How we spend to buy happiness

Updated: 2012-07-22 06:48

By Anita Patil (The New York Times)

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Would you spend $1,800 on a Prada dress or a weekend in Italy? If you said the dress, chances are you're less happy and less adventurous than the person who would spend that money on food, travel and other experiences.

A recent study at San Francisco State University that looked at the personality type and purchasing habits of nearly 100,000 people calculated that about 6 in 10 experiential spenders had overall life satisfaction versus about 4 in 10 of material ones, The Times reported. Experiential spenders also tended to get along better with others and feel less anxiety in social situations.

"Typical spending tendencies - buying more, and buying for ourselves - are ineffective at turning money into happiness," Elizabeth Dunn and Michael Norton, authors of the forthcoming book "Happy Money: The Science of Spending," wrote in The Times. "If you insist on spending money on yourself, you should shift from buying stuff (TVs and cars) to experiences (trips and special evenings out)."

The "experience" may be what pays off, but we still want our "stuff." We just expect more from it.

Luxurious trappings have always been at the auction houses Christie's and Sotheby's. But apparently masterpieces are no longer enough to lure bidders, so food and drink have become central to the experience. Before an auction of Italian masterworks by Fra Bartolommeo and Simone Martini, Sotheby's served imported guanciale in vinaigrette. And for a preview before the sale of "The Scream" by Edvard Munch, there was a smorgasbord of Norwegian specialties, reported The Times.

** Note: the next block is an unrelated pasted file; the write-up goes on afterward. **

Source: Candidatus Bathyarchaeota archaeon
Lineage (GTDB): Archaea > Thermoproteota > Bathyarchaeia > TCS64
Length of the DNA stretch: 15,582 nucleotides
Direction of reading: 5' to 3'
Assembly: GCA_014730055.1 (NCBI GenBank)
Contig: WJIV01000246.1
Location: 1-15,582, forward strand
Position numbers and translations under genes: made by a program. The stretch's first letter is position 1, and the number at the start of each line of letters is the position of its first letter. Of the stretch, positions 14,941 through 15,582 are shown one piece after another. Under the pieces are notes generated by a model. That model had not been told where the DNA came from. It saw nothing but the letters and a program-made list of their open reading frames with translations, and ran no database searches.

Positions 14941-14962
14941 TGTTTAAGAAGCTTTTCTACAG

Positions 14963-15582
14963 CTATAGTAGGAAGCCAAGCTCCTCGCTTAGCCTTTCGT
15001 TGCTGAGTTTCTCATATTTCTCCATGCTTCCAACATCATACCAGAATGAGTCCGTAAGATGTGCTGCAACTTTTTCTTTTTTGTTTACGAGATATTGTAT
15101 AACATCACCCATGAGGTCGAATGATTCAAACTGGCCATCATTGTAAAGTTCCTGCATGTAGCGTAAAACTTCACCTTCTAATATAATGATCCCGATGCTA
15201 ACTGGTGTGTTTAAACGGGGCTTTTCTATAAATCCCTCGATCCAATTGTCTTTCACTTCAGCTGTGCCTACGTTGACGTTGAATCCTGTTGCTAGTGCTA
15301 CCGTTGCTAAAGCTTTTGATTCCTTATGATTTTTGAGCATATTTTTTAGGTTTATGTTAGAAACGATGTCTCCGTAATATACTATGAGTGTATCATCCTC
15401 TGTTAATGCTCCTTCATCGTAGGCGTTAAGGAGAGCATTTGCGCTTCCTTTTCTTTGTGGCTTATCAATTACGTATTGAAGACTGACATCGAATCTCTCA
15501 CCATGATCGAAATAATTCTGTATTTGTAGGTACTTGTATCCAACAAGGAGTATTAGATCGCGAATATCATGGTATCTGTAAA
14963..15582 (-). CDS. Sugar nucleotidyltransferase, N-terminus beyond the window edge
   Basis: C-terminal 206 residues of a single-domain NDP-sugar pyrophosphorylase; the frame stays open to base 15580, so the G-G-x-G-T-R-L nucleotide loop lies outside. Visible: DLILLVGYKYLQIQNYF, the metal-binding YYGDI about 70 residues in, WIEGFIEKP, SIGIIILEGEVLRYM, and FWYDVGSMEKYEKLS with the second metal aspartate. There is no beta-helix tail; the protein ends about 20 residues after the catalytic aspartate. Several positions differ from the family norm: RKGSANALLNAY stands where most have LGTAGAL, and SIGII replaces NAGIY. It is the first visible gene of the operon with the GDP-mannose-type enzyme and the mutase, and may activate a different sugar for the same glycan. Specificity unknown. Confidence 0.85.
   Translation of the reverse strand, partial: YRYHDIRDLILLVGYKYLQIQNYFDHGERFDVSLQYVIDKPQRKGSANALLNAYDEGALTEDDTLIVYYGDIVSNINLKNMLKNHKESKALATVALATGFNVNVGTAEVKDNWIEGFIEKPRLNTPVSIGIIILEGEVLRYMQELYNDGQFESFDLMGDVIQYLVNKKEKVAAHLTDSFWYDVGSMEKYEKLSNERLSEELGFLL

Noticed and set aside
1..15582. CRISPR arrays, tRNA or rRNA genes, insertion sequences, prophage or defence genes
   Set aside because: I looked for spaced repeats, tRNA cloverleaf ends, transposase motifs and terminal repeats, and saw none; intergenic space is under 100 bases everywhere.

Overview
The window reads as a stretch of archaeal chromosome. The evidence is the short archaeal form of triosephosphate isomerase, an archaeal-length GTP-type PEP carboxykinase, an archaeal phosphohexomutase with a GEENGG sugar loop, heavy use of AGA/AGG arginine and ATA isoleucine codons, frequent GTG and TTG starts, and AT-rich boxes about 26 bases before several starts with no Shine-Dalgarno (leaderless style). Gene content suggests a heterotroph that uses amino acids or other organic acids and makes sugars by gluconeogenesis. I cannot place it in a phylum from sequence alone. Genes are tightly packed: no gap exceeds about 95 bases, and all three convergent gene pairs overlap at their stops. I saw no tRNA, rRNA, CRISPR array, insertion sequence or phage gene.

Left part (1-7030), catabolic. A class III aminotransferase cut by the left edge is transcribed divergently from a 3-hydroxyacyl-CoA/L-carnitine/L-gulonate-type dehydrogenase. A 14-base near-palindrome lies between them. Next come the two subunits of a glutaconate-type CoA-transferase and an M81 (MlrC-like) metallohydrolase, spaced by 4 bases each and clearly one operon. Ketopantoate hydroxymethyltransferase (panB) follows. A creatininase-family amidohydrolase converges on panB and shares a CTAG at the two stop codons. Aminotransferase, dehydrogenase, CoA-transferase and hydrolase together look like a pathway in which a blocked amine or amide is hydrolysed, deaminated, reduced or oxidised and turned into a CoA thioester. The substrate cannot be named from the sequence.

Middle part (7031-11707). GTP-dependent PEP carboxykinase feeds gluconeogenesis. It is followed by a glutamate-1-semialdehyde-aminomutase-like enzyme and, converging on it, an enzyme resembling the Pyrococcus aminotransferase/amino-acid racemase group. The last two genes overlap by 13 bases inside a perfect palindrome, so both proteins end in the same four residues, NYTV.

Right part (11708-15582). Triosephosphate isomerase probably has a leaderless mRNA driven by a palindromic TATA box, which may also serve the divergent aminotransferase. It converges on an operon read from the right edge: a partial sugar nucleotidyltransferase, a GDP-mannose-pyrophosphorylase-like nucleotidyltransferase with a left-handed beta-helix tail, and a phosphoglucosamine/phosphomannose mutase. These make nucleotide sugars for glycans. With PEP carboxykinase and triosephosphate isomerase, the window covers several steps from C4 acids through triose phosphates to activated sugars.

How we spend to buy happiness

"You can't have a bowl of nuts on the table anymore - it has to be world-class food," Lydia Fenet, a Christie's senior vice president, told The Times. "People want what is new and different."

Christie's spent more than $1 million on food and wine in New York last year, reported The Times. It has imported chefs like Thomas Keller and Mario Batali to cook for special occasions. Sotheby's, which said it had similar expenditures, has invited Daniel Boulud and Nobu Matsuhisa, according to The Times.

"Food and drink make an auction into an event and not just a sale," Arlan Ettinger of Guernsey's auction house in New York City, told The Times.

Now we expect everything to be an "event" when we spend money, even if it's on just a chair. It's no longer enough for our furniture to be functional and beautiful; it must be emotionally satisfying, too. Hosu, a bright yellow quilted chair that is close to the ground, was designed by Patricia Urquiola for Coalesse. It evolved from research that found that wherever people commune with their hand-held digital devices, they like to lounge close to the floor, The Times reported. Ms. Urquiola described Hosu, which starts at $2,000, as "a little nest." Ergonomic is not an experience, but a "comfort zone" is.

Sometimes it's the smallest things, worthless tchotchkes and objects, that can have the biggest impact. Joshua Glenn, a writer and brand analyst, collected objects from flea markets and thrift stores and asked writers like Luc Sante and Curtis Sittenfeld to create short stories around them. Their narratives added value to the insignificant objects, some selling for as much as 2,700 percent of their value on eBay, reported The Times.

Molly Peck, an artist in New York, spent more than $100 on a bobblehead figurine, a button, a hair pick and a gaucho tray, all with stories attached.

She eventually gave her winnings away. "But I have the memory of the experience," she told The Times. "That's the whole thing. Instead of buying things, you are buying this intangible set of events."

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(China Daily 07/22/2012 page9)